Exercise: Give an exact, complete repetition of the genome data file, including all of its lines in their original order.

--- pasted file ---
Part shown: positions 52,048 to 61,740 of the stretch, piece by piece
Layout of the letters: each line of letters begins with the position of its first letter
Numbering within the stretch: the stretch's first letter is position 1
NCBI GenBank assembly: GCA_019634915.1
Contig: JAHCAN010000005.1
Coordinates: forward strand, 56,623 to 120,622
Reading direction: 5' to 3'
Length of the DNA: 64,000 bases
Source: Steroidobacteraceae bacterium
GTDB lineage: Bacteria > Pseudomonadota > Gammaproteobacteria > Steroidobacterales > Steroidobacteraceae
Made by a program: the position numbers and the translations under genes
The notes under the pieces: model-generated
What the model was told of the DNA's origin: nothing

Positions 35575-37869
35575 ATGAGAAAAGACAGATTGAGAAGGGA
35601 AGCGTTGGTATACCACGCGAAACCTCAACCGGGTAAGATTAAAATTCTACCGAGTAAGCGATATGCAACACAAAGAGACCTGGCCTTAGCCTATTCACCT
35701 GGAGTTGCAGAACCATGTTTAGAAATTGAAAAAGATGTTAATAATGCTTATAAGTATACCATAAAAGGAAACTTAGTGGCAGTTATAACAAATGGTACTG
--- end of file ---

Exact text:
Part shown: positions 52,048 to 61,740 of the stretch, piece by piece
Layout of the letters: each line of letters begins with the position of its first letter
Numbering within the stretch: the stretch's first letter is position 1
NCBI GenBank assembly: GCA_019634915.1
Contig: JAHCAN010000005.1
Coordinates: forward strand, 56,623 to 120,622
Reading direction: 5' to 3'
Length of the DNA: 64,000 bases
Source: Steroidobacteraceae bacterium
GTDB lineage: Bacteria > Pseudomonadota > Gammaproteobacteria > Steroidobacterales > Steroidobacteraceae
Made by a program: the position numbers and the translations under genes
The notes under the pieces: model-generated
What the model was told of the DNA's origin: nothing

Positions 35575-37869
35575 ATGAGAAAAGACAGATTGAGAAGGGA
35601 AGCGTTGGTATACCACGCGAAACCTCAACCGGGTAAGATTAAAATTCTACCGAGTAAGCGATATGCAACACAAAGAGACCTGGCCTTAGCCTATTCACCT
35701 GGAGTTGCAGAACCATGTTTAGAAATTGAAAAAGATGTTAATAATGCTTATAAGTATACCATAAAAGGAAACTTAGTGGCAGTTATAACAAATGGTACTG